As outlined in this report, the needs of the varying segments of the road transport sector vary depending on the attributes of that particular vehicle and its use. The type of powertrain is best matched to its usage cycle. We therefore need to consider the usage of the vehicle when assessing the correct powertrain solution for a given vehicle.
It is therefore important to consider the principle that the cars define how much energy is used (fuel consumption), but it is the fuel that defines how much carbon is produced (carbon intensity).
Any policy changes should therefore focus on both aspects in a holistic Well to Wheel approach in assessing the emissions of a vehicle.
Making all new vehicles Zero Emissions at the tailpipe (FCEV/BEV) only works if the energy grid is zero emission, it also only addresses those new vehicles sold each year circa 2m per annum (2019), whereas introducing a low-carbon fuel impacts on all vehicles in the car parc, circa 40m.
The Government should adopt a technology neutral approach, allowing industry to continue to innovate. In doing so, the UK would be well placed to leadin the development and manufacture of these new technologies. We have a diverse automotive industry, centres of excellence in materials (NCC), the new battery research centre technology (UKBIC), a growing Hydrogen generation industry and one of the best supply chains around the globe.
However, government ambition needs to recognise the differing technology needs of the various vehicles on the market. We can research the best technology and build the best vehicles to be powered by this technology, but currently we have to import this technology from abroad. Given the fragility of supply networks halfway across the globe and the polluting effect of transporting components such as batteries, this is not a long-term solution for a UK automotive industry that wants to be a global leader.
The diversity of the UK automotive industry is also unique with a large number of small and niche manufacturers. These manufacturers often act as the route to market for new technology, so the UK has a distinct advantage.
There is a golden opportunity in a post-Brexit, post-corona virus world for the UK to become the global leader in state of the art zero emission technology, but we must find a way to support both the technology development and the industrial development that follows.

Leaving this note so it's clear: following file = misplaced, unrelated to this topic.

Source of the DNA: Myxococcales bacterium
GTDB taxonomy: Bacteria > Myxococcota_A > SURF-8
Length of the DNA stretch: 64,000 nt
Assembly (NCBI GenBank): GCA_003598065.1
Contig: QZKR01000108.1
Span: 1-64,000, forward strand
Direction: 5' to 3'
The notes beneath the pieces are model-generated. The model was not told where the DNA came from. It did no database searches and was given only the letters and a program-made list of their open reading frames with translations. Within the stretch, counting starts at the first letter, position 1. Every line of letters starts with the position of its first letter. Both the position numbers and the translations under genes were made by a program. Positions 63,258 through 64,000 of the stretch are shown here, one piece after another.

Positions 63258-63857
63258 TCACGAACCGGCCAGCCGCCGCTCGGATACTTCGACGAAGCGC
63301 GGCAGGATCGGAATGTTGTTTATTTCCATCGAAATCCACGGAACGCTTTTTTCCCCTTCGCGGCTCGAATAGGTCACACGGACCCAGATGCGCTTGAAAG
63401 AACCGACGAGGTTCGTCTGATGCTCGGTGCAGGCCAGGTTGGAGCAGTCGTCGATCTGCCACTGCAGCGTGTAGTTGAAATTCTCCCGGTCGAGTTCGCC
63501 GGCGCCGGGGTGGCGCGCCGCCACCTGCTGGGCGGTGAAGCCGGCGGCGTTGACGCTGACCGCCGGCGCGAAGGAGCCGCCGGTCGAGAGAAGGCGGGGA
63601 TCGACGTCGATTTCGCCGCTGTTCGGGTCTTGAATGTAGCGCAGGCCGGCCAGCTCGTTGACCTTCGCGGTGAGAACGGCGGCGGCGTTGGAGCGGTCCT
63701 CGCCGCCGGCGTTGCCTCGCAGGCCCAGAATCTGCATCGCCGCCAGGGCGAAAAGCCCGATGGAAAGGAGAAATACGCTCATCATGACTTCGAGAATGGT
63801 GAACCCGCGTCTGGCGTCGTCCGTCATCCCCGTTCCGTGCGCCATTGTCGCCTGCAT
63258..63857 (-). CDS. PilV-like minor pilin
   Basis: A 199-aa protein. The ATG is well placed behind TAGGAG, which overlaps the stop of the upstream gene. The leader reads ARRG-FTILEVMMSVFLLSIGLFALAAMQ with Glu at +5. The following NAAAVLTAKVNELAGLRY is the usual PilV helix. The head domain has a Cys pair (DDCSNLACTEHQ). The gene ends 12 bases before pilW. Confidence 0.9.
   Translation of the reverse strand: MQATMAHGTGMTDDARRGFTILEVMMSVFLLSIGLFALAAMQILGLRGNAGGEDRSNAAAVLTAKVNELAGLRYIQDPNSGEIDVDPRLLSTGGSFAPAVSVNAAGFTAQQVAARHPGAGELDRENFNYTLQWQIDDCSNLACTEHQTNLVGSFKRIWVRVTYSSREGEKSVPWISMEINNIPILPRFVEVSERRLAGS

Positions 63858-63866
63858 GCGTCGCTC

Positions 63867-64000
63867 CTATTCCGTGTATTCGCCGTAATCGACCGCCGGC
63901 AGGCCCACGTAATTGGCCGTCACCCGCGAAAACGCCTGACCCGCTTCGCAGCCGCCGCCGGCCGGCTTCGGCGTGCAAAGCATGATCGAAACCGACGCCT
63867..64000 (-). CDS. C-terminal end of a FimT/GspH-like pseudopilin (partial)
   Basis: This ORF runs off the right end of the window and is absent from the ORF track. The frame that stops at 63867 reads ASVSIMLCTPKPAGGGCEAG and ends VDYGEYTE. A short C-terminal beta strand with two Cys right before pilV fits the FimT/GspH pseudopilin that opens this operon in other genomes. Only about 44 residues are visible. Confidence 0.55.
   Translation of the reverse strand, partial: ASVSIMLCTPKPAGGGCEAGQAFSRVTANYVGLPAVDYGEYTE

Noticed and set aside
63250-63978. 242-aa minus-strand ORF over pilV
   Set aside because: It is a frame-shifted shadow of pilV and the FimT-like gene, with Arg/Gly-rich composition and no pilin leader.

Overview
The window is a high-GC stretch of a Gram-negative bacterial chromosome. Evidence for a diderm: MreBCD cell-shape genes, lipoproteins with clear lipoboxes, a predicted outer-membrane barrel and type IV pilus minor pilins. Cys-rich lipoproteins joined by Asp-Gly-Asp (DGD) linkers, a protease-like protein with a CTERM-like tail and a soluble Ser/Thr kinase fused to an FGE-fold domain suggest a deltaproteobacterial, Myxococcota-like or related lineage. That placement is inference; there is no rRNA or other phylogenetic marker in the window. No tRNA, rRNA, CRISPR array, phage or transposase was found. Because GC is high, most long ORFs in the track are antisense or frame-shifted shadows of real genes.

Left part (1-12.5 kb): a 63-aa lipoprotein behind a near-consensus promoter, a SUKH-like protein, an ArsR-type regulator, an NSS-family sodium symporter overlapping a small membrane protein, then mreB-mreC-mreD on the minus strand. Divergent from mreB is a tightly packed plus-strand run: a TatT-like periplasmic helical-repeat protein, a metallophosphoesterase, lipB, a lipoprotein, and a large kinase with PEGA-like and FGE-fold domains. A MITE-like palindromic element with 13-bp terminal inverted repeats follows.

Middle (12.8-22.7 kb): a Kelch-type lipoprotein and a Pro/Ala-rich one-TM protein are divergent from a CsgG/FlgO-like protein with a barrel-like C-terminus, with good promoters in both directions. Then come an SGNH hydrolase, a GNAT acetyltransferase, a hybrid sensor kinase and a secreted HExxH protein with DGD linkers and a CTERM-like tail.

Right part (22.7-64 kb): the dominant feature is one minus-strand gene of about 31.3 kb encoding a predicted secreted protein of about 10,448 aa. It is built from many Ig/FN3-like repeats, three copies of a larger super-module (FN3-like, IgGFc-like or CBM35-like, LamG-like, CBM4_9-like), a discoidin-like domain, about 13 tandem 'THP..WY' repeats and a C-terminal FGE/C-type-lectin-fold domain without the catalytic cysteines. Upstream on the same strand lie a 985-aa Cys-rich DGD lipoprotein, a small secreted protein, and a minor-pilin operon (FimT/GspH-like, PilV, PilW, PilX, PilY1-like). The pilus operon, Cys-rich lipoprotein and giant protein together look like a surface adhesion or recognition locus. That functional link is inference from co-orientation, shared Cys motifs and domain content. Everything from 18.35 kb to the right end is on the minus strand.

The analysis goes on to recommend six actions:
Decarbonise fuels not vehicles; adapt older vehicles to take cleaner fuels; different vehicles need alternative technologies; publication of the whole-vehicle CO2 footprint; link renewable energy and transport decarbonisation and finally, allow industry to innovate with a range of solutions not impose only one.
Naran Automotive, the new manufacturer of luxury ultra-high performance cars, has revealed the exterior design of its first model – The Naran.
The four-seater hyper-coupé will deliver an authentic GT3-style driving experience for the road when it arrives next year, combining the uncompromising performance and dynamics of a track-focused hypercar, with opulent ultra-luxurious materials inside and out.
Just 49 examples of the first-of-its-kind, four-seater, all-wheel-drive, front-mid engined hyper-coupé will be created. Each vehicle produced will be individually tailored to the personal taste of the collector, including the designation of a bespoke model name – a convention normally reserved for luxury superyachts.
Naran Automotive has brought together a team of world-class partners from the pinnacle of automotive design, motorsport, material innovation and powertrain development to create The Naran.
Jowyn Wong, founder of Wyn Design and visionary behind the Apollo IE and De Tomaso P72, is leading the design, while colour and materials design is being tailored by Kate Montgomery, former Aston Martin Lagonda designer.
The bespoke 5.0-litre twin-turbo V8 engine is being crafted in Germany with partners Racing Dynamics and produces 1,048hp with a 0 – 62 mph time of under 3 secs and maximum where permitted of over 230 mph. The Naran will start from around the £750-850k mark, but all cars are dependent on the buyers configuration and so is very much price on application.
Cleanliness really has been put next to goodliness this year when shopping, socialising or simply being at home, but how about sitting in your car?
Here, according to Professor John Ward from the Department of Biochemical Engineering at University College London there is a problem,“Studies have found that on the average toilet seat there are 50 bacteria per square inch and the most heavily contaminated parts of a car number between 2,000 and 4,000.”
ATS (https://www.atseuromaster.co.uk/consumer) invited Prof. Ward to its garage in Brixton Hill, London to see what he’d find. Here, the professor and his team were given eleven cars owned by the general public to inspect, with the same six touch-point areas of each car under inspection.
The places in question?
The humble cup holder, the dashboard buttons, steering wheel, gear stick, seat belt catch, and finally, the door handle.
Swabs were placed in agar plates and incubated for 4 days at 30oC. Photos were taken of the bacteria growing before the plates were incubated for 3 more days at the same temperature.
In the report to follow, we identify what was found – as well as the potential harm these bacteria pose.
Germiest areas of the car – worst to best.
Beware “nooks and crannies”, Prof. Ward notes, as this is where tiny bits of debris and skin flakes accumulate. By contrast, the gear stick and steering wheel fare well, in part because their smooth and shiny surfaces retain less bacteria.
“As for the cup holder – it’s exactly that… a holder with a shape designed to hold and retain the cup… as well as any other small bits of debris. With some little bits of liquid, this provides quite a good little environmental niche for bacteria to be trapped and grow.”
In summary, Prof. Ward and his team discovered skin bacteria throughout all the cars. Alongside this, sinusitis-causing Staphylococcus aureus was present in the cup holders and on the seat belt catch.